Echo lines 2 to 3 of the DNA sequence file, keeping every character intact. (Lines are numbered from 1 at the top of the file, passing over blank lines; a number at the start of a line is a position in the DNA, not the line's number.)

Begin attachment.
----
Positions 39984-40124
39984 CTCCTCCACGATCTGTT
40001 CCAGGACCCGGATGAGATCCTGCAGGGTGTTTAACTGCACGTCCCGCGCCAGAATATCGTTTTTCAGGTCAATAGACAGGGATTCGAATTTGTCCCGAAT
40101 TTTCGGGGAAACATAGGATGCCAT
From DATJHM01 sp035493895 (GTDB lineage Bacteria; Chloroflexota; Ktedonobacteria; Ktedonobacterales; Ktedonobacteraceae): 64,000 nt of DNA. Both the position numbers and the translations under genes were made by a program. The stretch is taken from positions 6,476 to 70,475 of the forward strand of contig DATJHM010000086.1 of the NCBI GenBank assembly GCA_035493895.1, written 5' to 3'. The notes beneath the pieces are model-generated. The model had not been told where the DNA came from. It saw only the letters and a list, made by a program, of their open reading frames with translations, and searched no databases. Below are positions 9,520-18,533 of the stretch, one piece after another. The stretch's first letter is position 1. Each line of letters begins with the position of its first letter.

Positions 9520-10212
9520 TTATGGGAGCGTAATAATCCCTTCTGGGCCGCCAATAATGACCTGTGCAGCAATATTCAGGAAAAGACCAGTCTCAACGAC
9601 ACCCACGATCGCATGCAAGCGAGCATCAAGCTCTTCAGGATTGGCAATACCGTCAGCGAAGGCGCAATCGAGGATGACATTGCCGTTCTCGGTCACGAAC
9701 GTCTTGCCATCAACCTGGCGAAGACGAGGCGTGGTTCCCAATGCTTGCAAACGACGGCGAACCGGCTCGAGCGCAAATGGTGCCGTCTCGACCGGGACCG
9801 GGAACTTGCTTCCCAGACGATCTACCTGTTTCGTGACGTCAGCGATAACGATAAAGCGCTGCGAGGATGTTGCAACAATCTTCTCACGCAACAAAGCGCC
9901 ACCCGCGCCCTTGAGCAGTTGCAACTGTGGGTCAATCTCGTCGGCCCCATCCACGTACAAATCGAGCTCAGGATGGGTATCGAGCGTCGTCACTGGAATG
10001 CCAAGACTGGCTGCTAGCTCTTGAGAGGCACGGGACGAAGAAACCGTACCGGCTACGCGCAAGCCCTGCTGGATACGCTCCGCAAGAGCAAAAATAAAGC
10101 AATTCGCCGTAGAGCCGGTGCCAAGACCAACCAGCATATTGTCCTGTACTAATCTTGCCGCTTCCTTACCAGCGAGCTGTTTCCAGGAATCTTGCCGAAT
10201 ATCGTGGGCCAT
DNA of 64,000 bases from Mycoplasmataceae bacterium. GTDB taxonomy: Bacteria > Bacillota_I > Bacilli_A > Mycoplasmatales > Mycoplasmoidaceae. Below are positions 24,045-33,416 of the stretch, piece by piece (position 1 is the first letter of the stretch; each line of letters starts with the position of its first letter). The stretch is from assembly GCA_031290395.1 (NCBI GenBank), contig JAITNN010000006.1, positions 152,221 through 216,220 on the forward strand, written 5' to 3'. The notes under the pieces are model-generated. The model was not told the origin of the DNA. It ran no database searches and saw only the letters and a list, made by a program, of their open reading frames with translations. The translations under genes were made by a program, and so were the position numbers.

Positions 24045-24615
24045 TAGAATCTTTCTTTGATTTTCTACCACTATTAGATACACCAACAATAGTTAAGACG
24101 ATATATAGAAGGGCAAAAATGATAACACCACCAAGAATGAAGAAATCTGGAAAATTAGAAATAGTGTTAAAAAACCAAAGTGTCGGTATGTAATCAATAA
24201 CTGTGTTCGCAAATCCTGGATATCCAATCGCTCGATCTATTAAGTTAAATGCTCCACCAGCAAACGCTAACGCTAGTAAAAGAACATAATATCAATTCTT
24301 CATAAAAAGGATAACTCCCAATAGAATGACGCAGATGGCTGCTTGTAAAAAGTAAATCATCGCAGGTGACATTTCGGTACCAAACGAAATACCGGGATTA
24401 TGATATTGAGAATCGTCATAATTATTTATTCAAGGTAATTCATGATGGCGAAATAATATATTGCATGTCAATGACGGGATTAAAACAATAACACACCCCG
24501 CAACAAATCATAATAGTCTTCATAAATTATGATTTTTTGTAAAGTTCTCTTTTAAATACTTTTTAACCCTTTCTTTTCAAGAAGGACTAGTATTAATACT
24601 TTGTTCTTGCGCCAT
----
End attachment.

39984 CTCCTCCACGATCTGTT
40001 CCAGGACCCGGATGAGATCCTGCAGGGTGTTTAACTGCACGTCCCGCGCCAGAATATCGTTTTTCAGGTCAATAGACAGGGATTCGAATTTGTCCCGAAT